How To Shoot Astrophotography (For Beginners)

I've been dabbling with astrophotography for several years now, just casually trying to improve. I'm by no means an expert but I think I have enough experience now to do a beginner's guide. So here it is! A beginner’s guide to astrophotography.

P.S. I’m splitting this topic into two sections: shooting astrophotography, and editing astrophotography, so check both parts out for the full info!

Part 2 is here.

Astrophotography: the things you need

  • A camera (duh!)

  • A fast wide angle lens

  • A tripod

  • A clear night

  • A place with low light pollution

  • Preferably a new moon

  • A star tracking app on your phone

  • A light (the one on your phone will do)

  • A Red LED light (to preserve your night vision if you want to get super fancy)

  • (Optional) a calculator (if you suck at maths like me)

Astrophotography: how to work out your exposure time

You do this by following “the 500 rule.” It’s just a small equation to figure out how long you can keep your shutter open before the stars start to blur. Because, ideally, we’re after pin sharp stars.

The 500 rule is very simple. If you’re shooting full frame, then the equation is: 500 ÷ Lens Focal Length = Exposure Time.

If you’re shooting micro four thirds, there’s just one extra step, and that’s doubling your focal length to compensate for the crop factor. So for example, a 7.5mm lens becomes 15mm in full frame terms. Once you have the full frame equivalent of your focal length, do the same sum as above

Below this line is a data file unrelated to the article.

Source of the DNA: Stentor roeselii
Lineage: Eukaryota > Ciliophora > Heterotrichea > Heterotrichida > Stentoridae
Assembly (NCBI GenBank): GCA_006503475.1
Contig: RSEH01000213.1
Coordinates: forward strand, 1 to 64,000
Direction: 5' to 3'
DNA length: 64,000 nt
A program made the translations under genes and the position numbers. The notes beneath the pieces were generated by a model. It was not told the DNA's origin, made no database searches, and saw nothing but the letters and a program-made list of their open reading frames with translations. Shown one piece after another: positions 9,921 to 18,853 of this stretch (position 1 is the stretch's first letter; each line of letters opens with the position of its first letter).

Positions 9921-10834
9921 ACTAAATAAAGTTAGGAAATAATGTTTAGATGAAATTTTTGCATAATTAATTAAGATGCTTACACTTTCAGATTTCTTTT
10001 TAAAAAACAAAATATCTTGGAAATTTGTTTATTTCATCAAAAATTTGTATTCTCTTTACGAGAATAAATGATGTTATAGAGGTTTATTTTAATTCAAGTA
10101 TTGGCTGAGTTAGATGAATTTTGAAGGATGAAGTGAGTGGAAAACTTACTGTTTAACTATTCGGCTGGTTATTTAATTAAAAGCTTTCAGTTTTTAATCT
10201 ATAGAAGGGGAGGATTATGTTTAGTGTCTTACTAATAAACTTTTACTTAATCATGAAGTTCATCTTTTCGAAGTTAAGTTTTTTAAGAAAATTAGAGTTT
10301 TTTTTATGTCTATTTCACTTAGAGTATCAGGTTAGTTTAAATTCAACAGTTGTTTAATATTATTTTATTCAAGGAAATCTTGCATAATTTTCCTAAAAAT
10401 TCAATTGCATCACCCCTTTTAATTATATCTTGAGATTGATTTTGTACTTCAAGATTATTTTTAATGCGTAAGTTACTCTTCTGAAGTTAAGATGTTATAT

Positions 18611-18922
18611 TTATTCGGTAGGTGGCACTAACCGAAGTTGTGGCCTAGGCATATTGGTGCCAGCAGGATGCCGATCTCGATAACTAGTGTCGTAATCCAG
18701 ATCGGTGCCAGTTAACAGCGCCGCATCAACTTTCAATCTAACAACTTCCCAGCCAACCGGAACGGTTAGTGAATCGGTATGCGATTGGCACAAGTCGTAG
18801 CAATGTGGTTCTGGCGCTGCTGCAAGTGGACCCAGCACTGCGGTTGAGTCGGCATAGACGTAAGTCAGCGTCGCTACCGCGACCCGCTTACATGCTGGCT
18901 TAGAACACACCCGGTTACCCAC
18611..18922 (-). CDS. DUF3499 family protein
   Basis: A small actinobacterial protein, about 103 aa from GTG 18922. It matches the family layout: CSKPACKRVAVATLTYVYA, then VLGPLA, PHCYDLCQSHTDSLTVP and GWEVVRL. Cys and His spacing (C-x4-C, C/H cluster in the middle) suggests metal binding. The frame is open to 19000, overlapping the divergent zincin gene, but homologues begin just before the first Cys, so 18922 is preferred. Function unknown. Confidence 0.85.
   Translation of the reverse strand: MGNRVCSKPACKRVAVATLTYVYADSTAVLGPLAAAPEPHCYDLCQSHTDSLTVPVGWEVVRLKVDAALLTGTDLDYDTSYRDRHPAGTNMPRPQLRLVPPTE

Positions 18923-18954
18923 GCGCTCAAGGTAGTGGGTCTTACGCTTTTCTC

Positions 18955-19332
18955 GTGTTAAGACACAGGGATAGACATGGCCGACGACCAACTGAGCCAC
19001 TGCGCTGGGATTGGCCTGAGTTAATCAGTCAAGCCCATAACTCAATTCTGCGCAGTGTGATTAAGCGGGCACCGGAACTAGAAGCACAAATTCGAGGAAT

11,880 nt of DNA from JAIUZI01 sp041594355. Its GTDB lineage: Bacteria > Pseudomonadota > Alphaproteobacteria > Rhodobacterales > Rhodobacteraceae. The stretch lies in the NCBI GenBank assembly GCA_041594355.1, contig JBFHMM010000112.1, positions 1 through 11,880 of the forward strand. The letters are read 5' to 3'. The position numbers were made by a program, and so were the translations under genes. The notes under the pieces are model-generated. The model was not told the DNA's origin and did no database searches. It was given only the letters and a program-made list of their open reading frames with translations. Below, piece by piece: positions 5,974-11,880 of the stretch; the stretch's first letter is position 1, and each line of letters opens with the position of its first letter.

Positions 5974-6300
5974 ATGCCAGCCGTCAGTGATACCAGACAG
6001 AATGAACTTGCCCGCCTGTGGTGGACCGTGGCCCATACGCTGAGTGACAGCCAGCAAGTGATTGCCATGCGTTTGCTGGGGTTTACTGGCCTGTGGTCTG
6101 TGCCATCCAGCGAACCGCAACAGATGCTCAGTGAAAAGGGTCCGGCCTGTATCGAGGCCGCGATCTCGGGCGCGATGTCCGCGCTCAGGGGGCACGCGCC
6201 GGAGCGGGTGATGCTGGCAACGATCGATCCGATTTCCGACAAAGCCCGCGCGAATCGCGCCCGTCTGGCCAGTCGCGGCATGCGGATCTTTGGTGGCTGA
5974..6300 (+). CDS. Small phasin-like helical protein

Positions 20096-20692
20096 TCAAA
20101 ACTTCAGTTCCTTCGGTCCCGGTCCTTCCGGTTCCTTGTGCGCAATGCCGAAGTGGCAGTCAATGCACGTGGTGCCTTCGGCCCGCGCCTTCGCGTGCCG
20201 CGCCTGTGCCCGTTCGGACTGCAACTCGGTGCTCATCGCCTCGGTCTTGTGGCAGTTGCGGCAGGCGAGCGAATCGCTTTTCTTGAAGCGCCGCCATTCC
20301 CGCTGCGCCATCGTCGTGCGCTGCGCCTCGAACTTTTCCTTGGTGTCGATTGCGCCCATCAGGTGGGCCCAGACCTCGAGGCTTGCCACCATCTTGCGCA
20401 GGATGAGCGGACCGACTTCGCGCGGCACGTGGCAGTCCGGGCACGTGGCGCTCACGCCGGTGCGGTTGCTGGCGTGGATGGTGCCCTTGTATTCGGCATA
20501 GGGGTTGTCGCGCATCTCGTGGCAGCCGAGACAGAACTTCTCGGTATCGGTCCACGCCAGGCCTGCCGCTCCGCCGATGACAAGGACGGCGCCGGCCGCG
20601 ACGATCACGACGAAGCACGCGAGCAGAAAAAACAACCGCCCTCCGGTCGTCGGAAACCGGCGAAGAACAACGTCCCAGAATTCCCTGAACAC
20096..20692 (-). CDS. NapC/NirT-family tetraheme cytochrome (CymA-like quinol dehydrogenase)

TIP: If in doubt, round down, never up. For instance the exposure time for a 15mm lens is 33 seconds. Round down to 30 just to be on the safe side.

So now we begin to see why having a wide angle lens is important for astrophotography. A 15mm lens will allow us 30 second exposures. A 50mm lens will only allow us a 10 second exposure.


10 stacked exposures, shot on GH5 with 7artisans 7.5mm 2.8 lens. 30 second exposures, ISO 5000


Aperture for astrophotography: the faster the better

Get the fastest aperture your budget allows. I’d recommend at least f2.8 (with micro four thirds at least). Astrophotography is all about getting as much light into your sensor as possible. So get your lens wide open and focus to infinity.

For ISO, again, go as high as you feel comfortable. Too high and you’ll end up with a noisy mess, but too low, and you won’t get enough information in your images. This part can take a bit of trial and error. Personally with micro four thirds equipment I like to stay around ISO 5000 and no higher. For full frame cameras you can probably go much higher.

The Best Lens Choices for Astrophotography

The Golden standard in micro four thirds astrophotography seems to be the Laowa 7.5mm f2.0. It is wide, fast, and pretty sharp, so it ticks all of the boxes. It is however, a bit on the pricy side. If you’re like me, and you only wish to shoot astrophotography occasionally, I’d recommend the 7artisans 7.5mm f2.8. It’s a little slower, possibly a bit less sharp, but it’s a TON cheaper.

For full frame, get yourself a fast wide prime lens and go wild!

So now we have the lens choices and camera settings sorted. What now?


7Artisans 7.5mm f2.8 for mft

Affordable astrophotography lens that’s pretty impressive!

To Stack Or Not To Stack? (that is the question)

The way that most astrophotographers edit their images is by photo stacking. This involves taking 10 or more identical exposures and stacking them in editing software. I’ll go into the exact editing methods in the second part of this article (how to edit astrophotography) but we have to know how to get the raw images before we can worry about editing them. So here are my tips:

  • Take 10 or more identical images. Keep EVERYTHING the same.

  • Make sure you light paint (use your phone light if you don’t have another) the foreground in at least one of the images.

  • Take two or more photos with your lens cap on. Sounds mad, I know, but this will help the software differentiate between which dots are stars and which ones are noise. Again, keep every setting the same as you take these.